Mediators between EI and Organizational Commitment There are several job related behaviours that significantly mediate between emotional intelligence and organization commitment. In this study, job satisfaction and turnover intentions have been taken as mediators between emotional intelligence and organization commitment.

It is overall appraisal of job characteristics, working conditions and perceived emotional experiences that occur at a work place. Based on observations and emotional experiences, employees tend to evaluate their jobs McClellnd Employees can be satisfied with some job elements as well as dissatisfied with some other elements.

The most conventional notion in the business world is that a happy worker is a productive worker. This notion again portrays the role of emotions.

Earlier evidence revealed a moderate relationship between job satisfaction and organization commitment Carnell, However, that impact is shown only through job satisfaction. To explain the issue differently it can be asserted that his research supported the idea that a potential relationship between emotional intelligence and organisational commitment existed. Furthermore, in accordance with the suggested framework, it has also been discovered in that research that job satisfaction is mediator between emotional intelligence and organisational commitment.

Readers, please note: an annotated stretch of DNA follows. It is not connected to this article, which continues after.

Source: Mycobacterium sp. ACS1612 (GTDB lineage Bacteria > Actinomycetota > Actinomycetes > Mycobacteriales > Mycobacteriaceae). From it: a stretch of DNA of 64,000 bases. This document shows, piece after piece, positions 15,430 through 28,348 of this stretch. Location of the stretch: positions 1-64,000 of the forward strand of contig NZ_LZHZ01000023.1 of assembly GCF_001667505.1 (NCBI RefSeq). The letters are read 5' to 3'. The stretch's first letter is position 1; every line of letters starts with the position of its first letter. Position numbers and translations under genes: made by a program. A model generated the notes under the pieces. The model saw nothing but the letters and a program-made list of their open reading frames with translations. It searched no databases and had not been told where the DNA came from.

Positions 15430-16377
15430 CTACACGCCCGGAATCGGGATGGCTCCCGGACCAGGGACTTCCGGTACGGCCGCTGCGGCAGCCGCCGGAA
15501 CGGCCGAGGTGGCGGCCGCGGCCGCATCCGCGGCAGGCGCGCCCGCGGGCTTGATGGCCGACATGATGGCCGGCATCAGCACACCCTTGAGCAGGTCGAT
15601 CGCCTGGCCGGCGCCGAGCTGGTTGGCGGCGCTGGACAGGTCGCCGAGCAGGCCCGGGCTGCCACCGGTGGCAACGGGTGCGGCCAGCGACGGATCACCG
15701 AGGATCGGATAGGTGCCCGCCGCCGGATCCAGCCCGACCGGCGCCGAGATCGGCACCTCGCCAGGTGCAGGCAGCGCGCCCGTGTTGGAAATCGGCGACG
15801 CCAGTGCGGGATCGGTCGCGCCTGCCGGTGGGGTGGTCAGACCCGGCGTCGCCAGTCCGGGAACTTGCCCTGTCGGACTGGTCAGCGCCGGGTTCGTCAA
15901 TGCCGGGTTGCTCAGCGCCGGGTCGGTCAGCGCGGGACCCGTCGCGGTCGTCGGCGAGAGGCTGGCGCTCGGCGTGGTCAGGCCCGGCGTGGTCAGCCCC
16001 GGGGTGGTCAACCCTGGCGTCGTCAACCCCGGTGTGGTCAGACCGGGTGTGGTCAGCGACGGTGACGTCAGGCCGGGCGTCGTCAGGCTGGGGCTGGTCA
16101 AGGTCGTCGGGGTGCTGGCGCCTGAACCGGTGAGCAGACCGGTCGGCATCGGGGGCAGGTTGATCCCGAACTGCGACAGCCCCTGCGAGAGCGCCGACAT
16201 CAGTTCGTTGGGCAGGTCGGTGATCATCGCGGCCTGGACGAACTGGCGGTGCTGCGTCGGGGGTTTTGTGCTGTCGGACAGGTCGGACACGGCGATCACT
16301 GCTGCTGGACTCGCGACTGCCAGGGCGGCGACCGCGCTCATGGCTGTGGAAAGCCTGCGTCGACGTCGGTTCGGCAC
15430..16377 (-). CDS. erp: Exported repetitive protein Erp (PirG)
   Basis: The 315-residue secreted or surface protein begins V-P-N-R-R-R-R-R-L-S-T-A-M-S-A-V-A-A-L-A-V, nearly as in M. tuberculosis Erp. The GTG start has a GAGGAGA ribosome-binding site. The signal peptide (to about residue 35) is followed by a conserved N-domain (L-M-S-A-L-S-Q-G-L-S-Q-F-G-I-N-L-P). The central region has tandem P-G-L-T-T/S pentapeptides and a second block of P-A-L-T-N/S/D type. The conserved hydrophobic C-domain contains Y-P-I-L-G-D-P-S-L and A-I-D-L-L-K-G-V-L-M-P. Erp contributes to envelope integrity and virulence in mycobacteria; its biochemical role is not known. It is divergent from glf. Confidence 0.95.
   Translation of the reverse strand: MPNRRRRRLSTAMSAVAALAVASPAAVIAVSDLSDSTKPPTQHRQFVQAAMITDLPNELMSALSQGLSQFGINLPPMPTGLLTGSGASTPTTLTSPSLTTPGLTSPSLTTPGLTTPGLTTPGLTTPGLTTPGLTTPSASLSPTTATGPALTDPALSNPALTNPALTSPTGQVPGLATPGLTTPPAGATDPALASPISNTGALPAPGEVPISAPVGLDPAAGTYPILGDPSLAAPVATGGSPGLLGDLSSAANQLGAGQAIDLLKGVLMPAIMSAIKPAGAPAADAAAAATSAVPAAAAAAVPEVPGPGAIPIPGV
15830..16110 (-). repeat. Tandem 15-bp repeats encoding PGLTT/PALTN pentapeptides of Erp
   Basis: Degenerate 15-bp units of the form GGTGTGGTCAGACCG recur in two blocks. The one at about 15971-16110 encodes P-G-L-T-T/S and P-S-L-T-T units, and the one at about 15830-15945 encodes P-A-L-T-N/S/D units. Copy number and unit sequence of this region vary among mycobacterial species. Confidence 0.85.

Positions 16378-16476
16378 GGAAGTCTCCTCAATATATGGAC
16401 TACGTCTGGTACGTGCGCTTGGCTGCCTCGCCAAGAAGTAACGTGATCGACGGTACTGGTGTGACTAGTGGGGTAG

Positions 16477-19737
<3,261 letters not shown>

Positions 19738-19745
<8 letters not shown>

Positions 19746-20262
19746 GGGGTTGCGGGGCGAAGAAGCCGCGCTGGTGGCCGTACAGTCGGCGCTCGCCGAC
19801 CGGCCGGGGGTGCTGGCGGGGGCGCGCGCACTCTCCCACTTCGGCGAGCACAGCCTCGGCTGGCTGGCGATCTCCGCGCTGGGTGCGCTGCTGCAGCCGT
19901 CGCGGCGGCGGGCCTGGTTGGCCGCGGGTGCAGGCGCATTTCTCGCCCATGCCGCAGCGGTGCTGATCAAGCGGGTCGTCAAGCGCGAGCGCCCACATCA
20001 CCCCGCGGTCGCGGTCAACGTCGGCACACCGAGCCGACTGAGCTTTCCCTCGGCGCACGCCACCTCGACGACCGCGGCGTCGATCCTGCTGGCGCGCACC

Another study revealed that the key tasks concerning emotional intelligence and worker s commitment are including job satisfaction Prati et al.

Linking Emotional Intelligence and Performance at Work

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Emotional intelligence, emotional self-awareness, and team performance

Emotional Intelligence - EQ - is a relatively recent behavioural model, rising to prominence with Daniel Goleman's Book called 'Emotional Intelligence'. Emotional Intelligence is increasingly relevant to organizational development and developing people, because the EQ principles provide a new way to understand and assess people's behaviours, management styles, attitudes, interpersonal skills, and potential. Emotional Intelligence is an important consideration in human resources planning, job profiling, recruitment interviewing and selection, management development, customer relations and customer service, and more. The EQ concept argues that IQ, or conventional intelligence, is too narrow; that there are wider areas of Emotional Intelligence that dictate and enable how successful we are.

Linking Emotional Intelligence and Performance at Work

An EI-based theory of performance. Cherniss eds. In , in Working with Emotional Intelligence , I set out a framework of emotional intelligence EI that reflects how an individual's potential for mastering the skills of Self-Awareness, Self-Management, Social Awareness, and Relationship Management translates into on-the-job success. This model is based on EI competencies that have been identified in internal research at hundreds of corporations and organizations as distinguishing outstanding performers.

Emotional Intelligence (EQ)

Copyright by Lawrence Erlbaum Associates, Inc.